Please read these guidelines before asking me for a letter of recommendation for graduate school, law school, or employment. Following these guidelines will help me to write a stronger and more accurate letter on your behalf.
The first thing to consider is if I am in a position to write a letter that describes and evaluates your accomplishments in a way that will help you achieve your objectives. I can write stronger letters for students that have done good work in my classes. It is especially important that you performed well on exams, wrote papers to which I assigned a high grade, and participated actively and intelligently in class discussions. It is also helpful, but certainly not necessary, to have taken more than one class with me, as this gives me more opportunities to evaluate your performance. If your written work or classroom participation was less than perfect, the letter I write will have to reflect this. Your interests may be better served by having another faculty member write on your behalf.
I enjoy discussing career and graduate school opportunities with students. If you are interested in a particular career or are considering attending graduate school, feel free to make an appointment to see me. You can email me to make an appointment. I happy to answer questions you might have. It is often useful to do this well in advance of when you have to make decisions about jobs or graduate school applications.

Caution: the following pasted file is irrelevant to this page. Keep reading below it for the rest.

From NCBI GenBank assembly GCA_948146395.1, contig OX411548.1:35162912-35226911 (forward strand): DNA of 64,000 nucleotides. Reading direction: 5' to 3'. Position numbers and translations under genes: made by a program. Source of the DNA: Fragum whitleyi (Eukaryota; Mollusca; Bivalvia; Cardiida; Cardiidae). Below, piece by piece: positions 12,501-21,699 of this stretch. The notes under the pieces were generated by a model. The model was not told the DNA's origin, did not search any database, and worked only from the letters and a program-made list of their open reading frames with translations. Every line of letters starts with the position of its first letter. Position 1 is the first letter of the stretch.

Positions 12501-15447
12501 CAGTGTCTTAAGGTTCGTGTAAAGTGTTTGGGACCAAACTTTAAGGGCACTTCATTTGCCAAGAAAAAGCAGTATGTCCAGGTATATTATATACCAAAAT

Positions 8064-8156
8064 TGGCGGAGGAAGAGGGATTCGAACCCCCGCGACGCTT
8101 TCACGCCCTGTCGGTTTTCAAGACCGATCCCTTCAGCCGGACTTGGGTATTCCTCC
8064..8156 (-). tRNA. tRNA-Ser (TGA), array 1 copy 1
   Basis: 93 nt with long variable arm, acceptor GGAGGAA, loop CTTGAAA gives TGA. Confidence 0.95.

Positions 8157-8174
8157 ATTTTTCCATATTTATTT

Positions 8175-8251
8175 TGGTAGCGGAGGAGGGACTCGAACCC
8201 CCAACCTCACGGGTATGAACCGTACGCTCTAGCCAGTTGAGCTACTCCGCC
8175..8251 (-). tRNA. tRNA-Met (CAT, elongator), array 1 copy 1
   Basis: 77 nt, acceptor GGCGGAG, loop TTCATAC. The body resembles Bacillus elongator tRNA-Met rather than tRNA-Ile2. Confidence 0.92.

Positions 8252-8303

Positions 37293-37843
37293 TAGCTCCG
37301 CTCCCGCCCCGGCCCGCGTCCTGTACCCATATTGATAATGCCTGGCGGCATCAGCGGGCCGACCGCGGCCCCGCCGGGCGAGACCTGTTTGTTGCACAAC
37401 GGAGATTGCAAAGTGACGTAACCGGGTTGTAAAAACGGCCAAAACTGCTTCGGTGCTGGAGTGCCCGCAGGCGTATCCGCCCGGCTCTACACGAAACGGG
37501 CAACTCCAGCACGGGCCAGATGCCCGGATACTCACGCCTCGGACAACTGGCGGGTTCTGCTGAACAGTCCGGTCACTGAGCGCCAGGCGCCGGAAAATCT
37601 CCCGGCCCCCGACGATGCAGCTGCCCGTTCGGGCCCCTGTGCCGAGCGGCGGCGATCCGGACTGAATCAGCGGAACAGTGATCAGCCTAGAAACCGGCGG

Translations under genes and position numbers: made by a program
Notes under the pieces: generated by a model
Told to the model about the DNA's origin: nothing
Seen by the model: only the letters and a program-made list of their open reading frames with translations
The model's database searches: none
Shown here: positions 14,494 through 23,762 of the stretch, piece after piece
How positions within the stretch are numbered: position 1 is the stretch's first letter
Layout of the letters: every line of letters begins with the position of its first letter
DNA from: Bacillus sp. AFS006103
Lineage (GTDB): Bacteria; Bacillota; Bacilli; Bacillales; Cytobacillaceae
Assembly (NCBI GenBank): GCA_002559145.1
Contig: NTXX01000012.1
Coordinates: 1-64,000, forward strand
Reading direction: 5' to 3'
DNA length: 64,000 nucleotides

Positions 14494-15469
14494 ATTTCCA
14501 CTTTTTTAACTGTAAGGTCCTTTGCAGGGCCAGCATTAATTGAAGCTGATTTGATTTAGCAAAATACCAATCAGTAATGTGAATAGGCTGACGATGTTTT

When you do ask me to prepare a letter, please provide me with all of the following materials at least two weeks before you want me to mail the letters (it is best if you email this to me):
1. A cover sheet with your name, telephone number, and email address. The cover sheet should also list the schools or positions to which you want me to send the letter, the addresses to which I should send the letters, and the deadlines by which you want me to have mailed the letters.
2. Copies of any written work you prepared for my classes, such as exams or papers. This is very important, as it allows me to comment in detail on your research and writing abilities.
3. A resume or a list of special skills (such as foreign language or data analysis skills) and experiences (such as work or study abroad) that I might want to discuss in your letter.
4. Most law and graduate schools require you to submit a personal statement that outlines why you want to attend graduate school, your long-term career goals, and why you are particularly qualified in pursuing graduate study. If you have already prepared a draft of your statement, give me a copy. If you have not, please include a note outlining your responses to these issues. This is very useful to me in preparing a strong letter.
5. Details of any websites or forms I need for completing your letter. Note that many schools give you the option to waive viewing your letter later. I advise students to waive the right to view the letter I write.